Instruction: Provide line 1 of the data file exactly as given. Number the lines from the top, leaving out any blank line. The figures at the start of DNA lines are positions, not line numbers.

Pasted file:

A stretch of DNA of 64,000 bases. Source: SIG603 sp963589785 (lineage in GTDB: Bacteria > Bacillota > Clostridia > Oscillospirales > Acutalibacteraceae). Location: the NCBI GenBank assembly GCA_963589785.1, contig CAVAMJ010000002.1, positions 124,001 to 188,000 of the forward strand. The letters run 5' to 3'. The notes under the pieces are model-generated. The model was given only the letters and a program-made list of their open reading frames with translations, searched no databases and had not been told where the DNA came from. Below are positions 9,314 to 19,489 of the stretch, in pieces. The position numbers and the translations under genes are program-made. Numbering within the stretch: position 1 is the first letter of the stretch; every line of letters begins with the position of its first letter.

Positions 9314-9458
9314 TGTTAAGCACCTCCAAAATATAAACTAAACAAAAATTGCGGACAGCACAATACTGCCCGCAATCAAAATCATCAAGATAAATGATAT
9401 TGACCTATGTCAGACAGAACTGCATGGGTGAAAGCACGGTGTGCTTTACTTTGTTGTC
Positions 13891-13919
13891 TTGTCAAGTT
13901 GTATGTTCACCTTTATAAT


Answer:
A stretch of DNA of 64,000 bases. Source: SIG603 sp963589785 (lineage in GTDB: Bacteria > Bacillota > Clostridia > Oscillospirales > Acutalibacteraceae). Location: the NCBI GenBank assembly GCA_963589785.1, contig CAVAMJ010000002.1, positions 124,001 to 188,000 of the forward strand. The letters run 5' to 3'. The notes under the pieces are model-generated. The model was given only the letters and a program-made list of their open reading frames with translations, searched no databases and had not been told where the DNA came from. Below are positions 9,314 to 19,489 of the stretch, in pieces. The position numbers and the translations under genes are program-made. Numbering within the stretch: position 1 is the first letter of the stretch; every line of letters begins with the position of its first letter.